AmericasBarometer Insights: 2010 (No.34) * Popular Support for Suppression of Minority Rights 1

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1 Canada), and a web survey in the United States. 2 A total of 33,412 respondents were asked the following question: Figure 1. Average Support for Suppression of Minority Rights in the Americas, 2008 AmericasBarometer Insights: 2010 (No.34) * Popular Support for Suppression of Minority Rights 1 By Diana Orces, Ph.D. candidate Vanderbilt University An apparently growing support for populist leaders and their policies in Latin America is one of the greatest concerns among democracy scholars (Conniff 1999; Seligson 2007). In order to have a comprehensive understanding of this support, the AmericasBarometer Insights Series has analyzed various features of citizens support for the concentration of executive power. This paper is the fourth one (IO834) in this series and analyzes, specifically, popular support for the suppression of minority rights once the people decide what is right. This question was included in the 2008 round of the Latin American Public Opinion Project (LAPOP) survey, which involved face to face interviews conducted in 22 nations in Latin America and the Caribbean (this question was not asked in * The Insights Series is co-edited by Professors Mitchell A. Seligson and Elizabeth Zechmeister with administrative, technical, and intellectual support from the LAPOP group at Vanderbilt. 1 Prior issues in the Insights series can be found at: The data on which they are based can be found at Belize Colombia Dominican Republic El Salvador Venezuela Ecuador Guatemala Mexico Paraguay Nicaragua Bolivia Chile Jamaica Panama Haiti Honduras Peru Costa Rica Uruguay Brazil United States Argentina Support for Suppression of Minority Rights 95% C.I. (Design-Effects Based) POP110. Once the people decide what is right, we must prevent opposition from a minority. How much do you agree or disagree with that view? Responses were based on a 1 7 scale, where 1 meant strongly disagree and 7 meant strongly agree ; to simplify comparisons across 2 Funding for the 2008 round mainly came from the United States Agency for International Development (USAID). Important sources of support were also the Inter American Development Bank (IADB), the United Nations Development Program (UNDP), the Center for the Americas (CFA), and Vanderbilt University. 2010, Latin American Public Opinion Project, Insights series Page 1 of 7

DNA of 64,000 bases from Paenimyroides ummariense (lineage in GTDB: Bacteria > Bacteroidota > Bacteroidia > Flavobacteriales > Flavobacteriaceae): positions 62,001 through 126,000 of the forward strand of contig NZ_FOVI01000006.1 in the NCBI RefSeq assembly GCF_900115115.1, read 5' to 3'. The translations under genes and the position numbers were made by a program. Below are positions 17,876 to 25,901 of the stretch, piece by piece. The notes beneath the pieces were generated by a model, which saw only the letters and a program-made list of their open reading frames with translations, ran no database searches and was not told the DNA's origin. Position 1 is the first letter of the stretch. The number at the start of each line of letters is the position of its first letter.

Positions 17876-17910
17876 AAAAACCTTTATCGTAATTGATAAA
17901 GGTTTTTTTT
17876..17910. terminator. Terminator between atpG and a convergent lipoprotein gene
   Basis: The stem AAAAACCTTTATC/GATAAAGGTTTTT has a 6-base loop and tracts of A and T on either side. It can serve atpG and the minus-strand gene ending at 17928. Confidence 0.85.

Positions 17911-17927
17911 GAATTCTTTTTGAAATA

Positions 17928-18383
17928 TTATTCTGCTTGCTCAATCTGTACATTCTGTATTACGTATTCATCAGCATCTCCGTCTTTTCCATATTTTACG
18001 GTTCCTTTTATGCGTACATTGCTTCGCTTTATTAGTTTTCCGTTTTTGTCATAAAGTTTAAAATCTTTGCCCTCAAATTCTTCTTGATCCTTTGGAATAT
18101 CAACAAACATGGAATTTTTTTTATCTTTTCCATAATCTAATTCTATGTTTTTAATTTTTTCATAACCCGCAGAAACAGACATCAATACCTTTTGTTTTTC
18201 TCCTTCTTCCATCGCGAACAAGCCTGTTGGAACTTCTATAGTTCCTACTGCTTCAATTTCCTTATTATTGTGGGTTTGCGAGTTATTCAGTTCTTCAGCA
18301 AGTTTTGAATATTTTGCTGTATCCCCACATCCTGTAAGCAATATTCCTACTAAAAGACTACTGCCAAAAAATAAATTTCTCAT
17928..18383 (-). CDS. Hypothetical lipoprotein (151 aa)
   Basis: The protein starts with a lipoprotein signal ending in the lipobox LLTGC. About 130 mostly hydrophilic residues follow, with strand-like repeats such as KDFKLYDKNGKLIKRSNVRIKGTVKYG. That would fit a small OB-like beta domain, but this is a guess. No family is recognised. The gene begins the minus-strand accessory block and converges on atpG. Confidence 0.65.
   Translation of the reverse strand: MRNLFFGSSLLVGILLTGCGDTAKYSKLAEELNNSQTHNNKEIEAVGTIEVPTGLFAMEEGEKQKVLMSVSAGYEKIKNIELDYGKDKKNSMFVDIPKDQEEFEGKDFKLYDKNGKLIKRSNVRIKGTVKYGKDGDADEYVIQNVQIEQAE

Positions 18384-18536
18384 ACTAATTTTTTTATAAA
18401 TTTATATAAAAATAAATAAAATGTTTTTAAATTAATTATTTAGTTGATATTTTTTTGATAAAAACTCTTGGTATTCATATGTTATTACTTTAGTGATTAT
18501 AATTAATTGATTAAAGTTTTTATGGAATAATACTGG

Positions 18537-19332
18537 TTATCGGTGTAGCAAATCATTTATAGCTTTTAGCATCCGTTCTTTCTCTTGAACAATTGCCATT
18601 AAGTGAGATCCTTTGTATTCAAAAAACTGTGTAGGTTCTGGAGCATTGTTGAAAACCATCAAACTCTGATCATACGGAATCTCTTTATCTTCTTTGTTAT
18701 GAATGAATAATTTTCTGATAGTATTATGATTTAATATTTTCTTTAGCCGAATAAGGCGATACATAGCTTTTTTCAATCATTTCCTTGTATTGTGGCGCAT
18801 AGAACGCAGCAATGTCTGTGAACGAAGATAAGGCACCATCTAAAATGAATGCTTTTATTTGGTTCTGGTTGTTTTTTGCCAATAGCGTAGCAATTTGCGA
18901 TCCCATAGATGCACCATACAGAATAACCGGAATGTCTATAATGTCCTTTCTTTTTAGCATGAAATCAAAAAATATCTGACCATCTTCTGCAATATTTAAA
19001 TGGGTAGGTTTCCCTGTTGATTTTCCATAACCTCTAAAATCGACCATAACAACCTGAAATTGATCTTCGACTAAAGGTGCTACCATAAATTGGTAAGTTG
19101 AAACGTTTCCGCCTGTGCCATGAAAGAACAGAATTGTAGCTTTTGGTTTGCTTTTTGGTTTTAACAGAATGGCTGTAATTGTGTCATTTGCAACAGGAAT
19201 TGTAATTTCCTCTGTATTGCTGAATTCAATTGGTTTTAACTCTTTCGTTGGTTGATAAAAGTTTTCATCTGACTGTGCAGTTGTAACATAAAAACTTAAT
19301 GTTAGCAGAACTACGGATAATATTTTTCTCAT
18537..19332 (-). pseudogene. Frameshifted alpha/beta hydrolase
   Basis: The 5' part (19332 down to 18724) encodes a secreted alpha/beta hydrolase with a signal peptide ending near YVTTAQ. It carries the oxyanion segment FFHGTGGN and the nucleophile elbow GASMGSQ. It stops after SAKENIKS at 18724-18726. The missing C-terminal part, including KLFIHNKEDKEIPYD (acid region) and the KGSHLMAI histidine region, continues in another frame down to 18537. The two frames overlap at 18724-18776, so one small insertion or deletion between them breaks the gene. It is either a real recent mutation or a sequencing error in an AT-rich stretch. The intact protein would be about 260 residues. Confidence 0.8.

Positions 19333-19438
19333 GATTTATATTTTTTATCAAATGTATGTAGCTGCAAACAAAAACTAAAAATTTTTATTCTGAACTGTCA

2 questions and survey waves, these responses where recoded on a scale Strongly disagree Strongly agree Doesn t know Figure 1 demonstrates national averages for the 22 countries in the sample. 3 Belize is the country with the highest support for suppression of minority rights, with an average of 60 points on a scale. There is little variation across countries in the Americas with the exception of the United States and Argentina, the only two countries that show statistically significant differences from the rest of the countries in the sample (United States, 38.5 and Argentina, 32.9). It is noteworthy that in Venezuela and in Ecuador, two countries where populist leadership has emerged, there is fairly high support for suppressing minority opposition with scores of 57.1 and 56 points, respectively. Perhaps these results mirror people s satisfaction with the performance of their current leaders (i.e., Presidents Hugo Chávez and Rafael Correa), who have carried out various political and economic reforms in favor of certain sectors of the population. Thus, citizens may prefer to impose limits on the opposition to avoid any threats to these popular (and populist) leaders. Following this logic, it is not surprising that Colombia and the Dominican Republic, which also had very popular presidents at the time of the survey, show high levels of support for suppressing the opposition. In the following section, we analyze the effects of socio economic and demographic determinants as well as political attitudes and behaviors on the support for suppression of minority rights in the Americas. Predicting Support for Suppression of Minority Rights 3 Non response was 12% for the sample as a whole. What explains the limited variation across countries in the Americas? 4 We first analyze the effect of the traditional socio economic and demographic variables, such as levels of education, gender, wealth, and size of the city/town. Figure 2. Socio economic and Demographic Determinants of Average Support for Suppression of Minority Rights in the Americas, 2008 Size of City/Town Wealth Age Female Primary education Secondary education Higher education R-Squared =0.035 F= N = % C.I. (Design-Effects Based) Country Fixed Effects and Intercept included but not shown here Figure 2 shows the significant role that socioeconomic and demographic variables play in explaining support for popular support for the suppression of minority rights once the people decide what is right. Given that the average citizen in the United States scores very high on socio economic characteristics compared to those in the rest of the countries in the sample, we excluded this case from the analysis. Each variable included in the analysis is listed on the vertical (y) axis. The impact of each of those variables is shown graphically by a dot, which if located to the right of the vertical 0 line indicates a positive effect, and if to the left of the 4 We examined contextual factors that might explain some of the national level variation we found. However, multilevel analyses predicting support for the prevention of opposition from a minority with the traditional national characteristics, such as GDP, economic growth, and level of democracy, did not yield significant results. 2010, Latin American Public Opinion Project, Insights series Page 2 of 7